In the Millennium Development Goals discussion, the question of how we eliminate bad institutions that perpetuate global poverty often arises. Democracy and participatory institutions are proposed as meta-institutions that are meant to create better ones. Democracies, however, also stumble. We study two episodes of crisis of presidential legitimacy in the Philippines: one arising from perceived electoral failure and the other from involvement in an illegal numbers game called Jueteng. A crisis of legitimacy can arise because the “declared winner” may not be the “true winner” because of the compromise of mechanisms of recall and accountability, or because the “true winner” reveals himself or herself ex post to be the “incorrect choice,” or both. The ensuing crisis of legitimacy, in turn, robs the executive of political mandate and momentum for reform. In the struggle to survive, executive autonomy is traded away as the power brokers of the status quo are enlisted for the defense. Thus, democracy's march to good institutions may be blocked or even reversed.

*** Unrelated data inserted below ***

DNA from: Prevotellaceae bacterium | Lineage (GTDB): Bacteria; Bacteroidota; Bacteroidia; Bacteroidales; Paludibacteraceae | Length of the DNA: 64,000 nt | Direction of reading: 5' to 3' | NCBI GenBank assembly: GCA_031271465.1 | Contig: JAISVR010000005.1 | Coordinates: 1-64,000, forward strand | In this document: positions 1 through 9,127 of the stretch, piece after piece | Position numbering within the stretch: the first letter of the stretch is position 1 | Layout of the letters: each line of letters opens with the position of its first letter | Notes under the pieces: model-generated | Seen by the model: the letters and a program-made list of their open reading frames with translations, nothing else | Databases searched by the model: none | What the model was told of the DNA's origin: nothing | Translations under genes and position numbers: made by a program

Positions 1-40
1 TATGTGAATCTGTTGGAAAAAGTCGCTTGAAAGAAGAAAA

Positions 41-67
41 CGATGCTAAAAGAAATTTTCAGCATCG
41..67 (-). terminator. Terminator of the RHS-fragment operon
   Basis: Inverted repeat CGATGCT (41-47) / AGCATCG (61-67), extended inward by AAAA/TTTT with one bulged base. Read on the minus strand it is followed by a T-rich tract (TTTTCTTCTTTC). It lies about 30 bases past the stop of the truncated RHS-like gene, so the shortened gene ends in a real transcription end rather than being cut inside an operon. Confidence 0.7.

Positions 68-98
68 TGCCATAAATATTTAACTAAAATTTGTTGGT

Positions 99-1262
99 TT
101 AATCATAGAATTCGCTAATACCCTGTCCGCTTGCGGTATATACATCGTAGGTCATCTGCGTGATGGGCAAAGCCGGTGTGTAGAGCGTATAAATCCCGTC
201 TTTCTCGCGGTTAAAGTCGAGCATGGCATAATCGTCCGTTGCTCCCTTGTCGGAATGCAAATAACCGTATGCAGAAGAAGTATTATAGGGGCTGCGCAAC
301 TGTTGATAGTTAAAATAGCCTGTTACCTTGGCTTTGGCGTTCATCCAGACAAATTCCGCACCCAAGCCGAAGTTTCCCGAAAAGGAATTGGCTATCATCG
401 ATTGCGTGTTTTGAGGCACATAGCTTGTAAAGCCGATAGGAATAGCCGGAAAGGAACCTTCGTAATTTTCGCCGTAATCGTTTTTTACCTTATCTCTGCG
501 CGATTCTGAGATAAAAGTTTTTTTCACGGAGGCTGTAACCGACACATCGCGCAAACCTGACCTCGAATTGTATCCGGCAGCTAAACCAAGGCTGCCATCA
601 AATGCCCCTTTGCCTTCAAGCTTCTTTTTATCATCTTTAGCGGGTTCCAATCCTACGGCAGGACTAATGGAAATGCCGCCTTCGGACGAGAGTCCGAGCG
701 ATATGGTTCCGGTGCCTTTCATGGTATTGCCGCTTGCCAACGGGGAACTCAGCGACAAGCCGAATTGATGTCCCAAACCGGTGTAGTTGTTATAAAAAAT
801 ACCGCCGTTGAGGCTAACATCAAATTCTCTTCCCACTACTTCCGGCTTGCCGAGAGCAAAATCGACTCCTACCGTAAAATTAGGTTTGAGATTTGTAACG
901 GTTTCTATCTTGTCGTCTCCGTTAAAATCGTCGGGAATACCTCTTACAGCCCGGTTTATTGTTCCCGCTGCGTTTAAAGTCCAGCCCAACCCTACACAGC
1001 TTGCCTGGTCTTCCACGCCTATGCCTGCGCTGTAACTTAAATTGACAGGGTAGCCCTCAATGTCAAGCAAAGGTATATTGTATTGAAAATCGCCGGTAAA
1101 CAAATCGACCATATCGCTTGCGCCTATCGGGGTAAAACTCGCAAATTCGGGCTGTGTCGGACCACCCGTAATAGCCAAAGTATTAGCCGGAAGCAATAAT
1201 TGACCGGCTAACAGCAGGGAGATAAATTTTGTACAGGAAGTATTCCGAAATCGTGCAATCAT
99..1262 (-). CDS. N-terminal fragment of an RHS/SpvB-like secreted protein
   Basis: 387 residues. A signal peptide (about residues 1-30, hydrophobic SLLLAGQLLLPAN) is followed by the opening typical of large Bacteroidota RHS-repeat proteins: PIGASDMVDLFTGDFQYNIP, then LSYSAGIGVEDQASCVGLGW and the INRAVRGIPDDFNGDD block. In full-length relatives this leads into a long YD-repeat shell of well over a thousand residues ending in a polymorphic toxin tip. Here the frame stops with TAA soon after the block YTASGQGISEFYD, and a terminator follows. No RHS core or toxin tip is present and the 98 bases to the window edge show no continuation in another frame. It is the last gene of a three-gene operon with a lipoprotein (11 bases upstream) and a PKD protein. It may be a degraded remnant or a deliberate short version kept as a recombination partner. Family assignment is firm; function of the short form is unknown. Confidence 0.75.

The author is grateful to the Philippine Long Distance Telephone (PLDT) Foundation for financial support. The PLDT Foundation is not responsible for the views proffered in this paper. Superb editorial support by M. C. B. Fabella is also acknowledged. This paper was presented at the Asian Economic Panel, 13–14 October 2005, Lowy Institute for International Policy, Sydney, Australia.